Defendant’s Failure to Warn Boilermaker Employees in the Shipyard Itself Prohibited Federal Contractor Defense

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The decedent in this case died of mesothelioma and his representatives filed an action in state court. Defendant Foster Wheeler removed this case to federal court under the officer removal statute. The plaintiff moved to remand, which the court granted.

The plaintiffs alleged exposure during the decedent’s work at Bethlehem Steel Sparrows Point Shipyard, while working as a boiler maker from 1948-1970s. Foster Wheeler removed on the basis that it was acting under an officer or agency of the United States, because it made boilers for Naval ships pursuant to naval specifications.  The plaintiffs argued the removal was untimely, and Foster Wheeler failed to meet the requirements for a federal officer. The plaintiffs claimed the boilers were made in the shipyard under the direction of Foster Wheeler, and were only installed on the ships after they were made. Further, the plaintiffs argued the Navy did not restrict Foster Wheeler’s ability to warn its employees in the shipyard.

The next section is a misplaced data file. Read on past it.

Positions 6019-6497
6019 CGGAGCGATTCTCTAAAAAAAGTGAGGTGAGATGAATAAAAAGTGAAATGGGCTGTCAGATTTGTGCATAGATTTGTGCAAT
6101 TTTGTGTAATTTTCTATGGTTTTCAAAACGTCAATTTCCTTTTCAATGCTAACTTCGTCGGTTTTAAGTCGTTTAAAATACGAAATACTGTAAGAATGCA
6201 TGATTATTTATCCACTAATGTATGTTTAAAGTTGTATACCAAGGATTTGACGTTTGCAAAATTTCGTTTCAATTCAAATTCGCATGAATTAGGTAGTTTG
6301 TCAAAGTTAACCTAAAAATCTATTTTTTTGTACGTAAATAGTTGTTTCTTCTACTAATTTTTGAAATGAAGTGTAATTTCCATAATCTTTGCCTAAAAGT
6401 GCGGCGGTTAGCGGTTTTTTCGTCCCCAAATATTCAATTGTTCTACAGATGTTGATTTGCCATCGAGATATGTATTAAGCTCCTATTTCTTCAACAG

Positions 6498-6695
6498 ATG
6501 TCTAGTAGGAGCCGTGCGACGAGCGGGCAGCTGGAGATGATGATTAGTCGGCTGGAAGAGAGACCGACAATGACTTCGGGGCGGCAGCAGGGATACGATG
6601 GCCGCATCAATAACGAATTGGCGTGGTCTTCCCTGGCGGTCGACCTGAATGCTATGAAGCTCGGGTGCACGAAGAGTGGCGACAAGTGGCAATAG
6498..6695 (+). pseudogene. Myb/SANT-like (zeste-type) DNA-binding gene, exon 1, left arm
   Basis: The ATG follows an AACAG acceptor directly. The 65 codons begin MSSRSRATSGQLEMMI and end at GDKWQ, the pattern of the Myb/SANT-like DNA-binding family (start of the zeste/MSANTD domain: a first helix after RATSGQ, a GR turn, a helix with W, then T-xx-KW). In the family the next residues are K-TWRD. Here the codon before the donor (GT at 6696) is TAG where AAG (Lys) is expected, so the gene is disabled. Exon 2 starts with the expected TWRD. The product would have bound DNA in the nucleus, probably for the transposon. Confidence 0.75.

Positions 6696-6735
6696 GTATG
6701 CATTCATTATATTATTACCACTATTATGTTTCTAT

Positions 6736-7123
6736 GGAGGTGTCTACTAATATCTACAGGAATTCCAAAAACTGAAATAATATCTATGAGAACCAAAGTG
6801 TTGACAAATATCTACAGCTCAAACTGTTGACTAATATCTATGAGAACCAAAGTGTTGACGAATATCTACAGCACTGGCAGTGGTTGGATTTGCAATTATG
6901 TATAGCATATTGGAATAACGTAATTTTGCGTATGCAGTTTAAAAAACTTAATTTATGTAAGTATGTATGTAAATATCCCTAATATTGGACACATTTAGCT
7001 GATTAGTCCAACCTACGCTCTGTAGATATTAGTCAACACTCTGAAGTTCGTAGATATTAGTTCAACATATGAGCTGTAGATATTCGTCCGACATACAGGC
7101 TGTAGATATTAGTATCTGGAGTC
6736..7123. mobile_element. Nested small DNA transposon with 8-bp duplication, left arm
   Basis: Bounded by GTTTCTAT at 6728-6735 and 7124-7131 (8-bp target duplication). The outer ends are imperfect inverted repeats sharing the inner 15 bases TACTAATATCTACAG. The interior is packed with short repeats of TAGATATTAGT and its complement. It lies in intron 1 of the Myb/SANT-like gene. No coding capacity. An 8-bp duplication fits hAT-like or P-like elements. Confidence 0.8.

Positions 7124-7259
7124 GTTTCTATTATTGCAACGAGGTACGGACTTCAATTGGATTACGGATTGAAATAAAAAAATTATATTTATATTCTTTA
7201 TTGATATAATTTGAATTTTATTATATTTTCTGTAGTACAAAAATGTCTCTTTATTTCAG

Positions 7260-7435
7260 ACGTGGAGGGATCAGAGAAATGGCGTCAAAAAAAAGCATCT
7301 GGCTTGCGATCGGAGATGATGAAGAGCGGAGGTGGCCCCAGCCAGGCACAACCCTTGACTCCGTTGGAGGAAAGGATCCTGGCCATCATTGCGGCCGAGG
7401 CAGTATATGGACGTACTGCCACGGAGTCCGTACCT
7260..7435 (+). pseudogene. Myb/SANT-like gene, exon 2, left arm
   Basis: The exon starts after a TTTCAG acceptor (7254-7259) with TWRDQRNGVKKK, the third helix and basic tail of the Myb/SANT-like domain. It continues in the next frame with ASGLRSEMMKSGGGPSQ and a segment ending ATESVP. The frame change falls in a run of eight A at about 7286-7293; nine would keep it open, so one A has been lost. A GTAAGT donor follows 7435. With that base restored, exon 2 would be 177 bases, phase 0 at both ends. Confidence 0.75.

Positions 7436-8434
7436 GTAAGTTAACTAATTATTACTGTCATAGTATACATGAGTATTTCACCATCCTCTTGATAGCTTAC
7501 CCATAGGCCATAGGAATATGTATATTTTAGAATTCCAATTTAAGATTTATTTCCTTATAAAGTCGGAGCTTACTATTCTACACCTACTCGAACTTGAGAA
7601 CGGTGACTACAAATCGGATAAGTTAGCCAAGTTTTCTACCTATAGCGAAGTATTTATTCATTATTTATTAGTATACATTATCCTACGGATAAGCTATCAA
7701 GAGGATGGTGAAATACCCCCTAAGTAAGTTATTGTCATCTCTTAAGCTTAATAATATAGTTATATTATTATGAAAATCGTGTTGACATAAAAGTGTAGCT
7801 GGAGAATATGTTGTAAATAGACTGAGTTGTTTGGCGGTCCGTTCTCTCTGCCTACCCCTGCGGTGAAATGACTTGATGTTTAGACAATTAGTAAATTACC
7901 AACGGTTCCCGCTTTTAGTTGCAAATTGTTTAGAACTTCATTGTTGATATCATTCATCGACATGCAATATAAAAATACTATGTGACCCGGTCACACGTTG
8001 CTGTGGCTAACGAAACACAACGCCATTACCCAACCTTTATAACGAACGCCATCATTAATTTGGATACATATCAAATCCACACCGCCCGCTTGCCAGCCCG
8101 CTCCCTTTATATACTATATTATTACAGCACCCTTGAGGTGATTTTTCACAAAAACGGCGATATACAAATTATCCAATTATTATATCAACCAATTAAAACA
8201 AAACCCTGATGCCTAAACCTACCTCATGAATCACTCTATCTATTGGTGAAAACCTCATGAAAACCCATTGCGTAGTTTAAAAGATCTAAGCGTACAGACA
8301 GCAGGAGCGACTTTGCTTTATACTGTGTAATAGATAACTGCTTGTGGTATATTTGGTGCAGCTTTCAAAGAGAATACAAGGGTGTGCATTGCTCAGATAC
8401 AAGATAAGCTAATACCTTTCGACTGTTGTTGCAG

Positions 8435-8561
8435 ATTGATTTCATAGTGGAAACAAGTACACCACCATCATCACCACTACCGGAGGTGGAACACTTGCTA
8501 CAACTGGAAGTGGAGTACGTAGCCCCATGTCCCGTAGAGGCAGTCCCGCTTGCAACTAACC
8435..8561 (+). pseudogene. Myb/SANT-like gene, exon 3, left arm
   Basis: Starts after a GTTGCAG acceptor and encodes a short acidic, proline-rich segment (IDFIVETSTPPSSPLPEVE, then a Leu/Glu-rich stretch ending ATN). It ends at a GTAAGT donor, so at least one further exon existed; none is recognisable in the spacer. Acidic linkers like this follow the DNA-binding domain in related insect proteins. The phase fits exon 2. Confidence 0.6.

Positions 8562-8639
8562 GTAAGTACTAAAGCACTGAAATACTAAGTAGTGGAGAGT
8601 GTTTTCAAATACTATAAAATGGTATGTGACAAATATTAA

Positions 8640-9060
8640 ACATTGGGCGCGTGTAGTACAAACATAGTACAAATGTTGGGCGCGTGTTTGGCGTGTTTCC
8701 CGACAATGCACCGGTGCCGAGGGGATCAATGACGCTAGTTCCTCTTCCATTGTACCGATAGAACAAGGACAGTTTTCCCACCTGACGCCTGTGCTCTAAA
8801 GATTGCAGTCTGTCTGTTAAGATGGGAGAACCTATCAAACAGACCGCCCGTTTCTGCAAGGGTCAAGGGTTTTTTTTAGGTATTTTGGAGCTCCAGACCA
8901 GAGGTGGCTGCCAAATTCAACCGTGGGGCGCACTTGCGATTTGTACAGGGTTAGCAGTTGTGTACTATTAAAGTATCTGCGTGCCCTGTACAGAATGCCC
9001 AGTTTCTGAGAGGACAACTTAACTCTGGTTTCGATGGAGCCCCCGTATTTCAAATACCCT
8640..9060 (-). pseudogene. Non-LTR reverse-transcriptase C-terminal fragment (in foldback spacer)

The court assumed the removal was timely but remanded due to lack of jurisdiction. To invoke the federal contractor defense against a failure-to-warn products liability claim, defendants must show: (1) the government exercised discretion and approved certain warnings for products; (2) warnings provided by the contractor conformed to federal specifications, and (3) contractors warned the government about dangers known to the contractor but not to the government. Foster Wheeler provided two affidavits to support its argument that the Navy provided Foster Wheeler with precise specifications, including all warnings related to the boilers. However, no evidence was provided to show the Navy exercised any discretion over Foster Wheeler’s ability to warn its workers in the shipyard. The court stated: “The Navy could not have been exercising its discretion where, as here, there is no evidence that it considered warnings during Foster Wheeler’s manufacturing process. Because Foster Wheeler did not suggest warnings to the government, it is impossible that warnings in the shipyard’s boiler shop were ‘considered by a Government officer, and not merely by the contractor itself.’” Therefore, Foster Wheeler did not establish a colorable federal defense. Further, since no federal officer provided any direction regarding whether to warn workers in Foster Wheeler’s boiler shop, Foster Wheeler did not establish a causal nexus between their actions and the plaintiffs’ claims sufficient to satisfy the requirements of this defense.

Read the full decision here.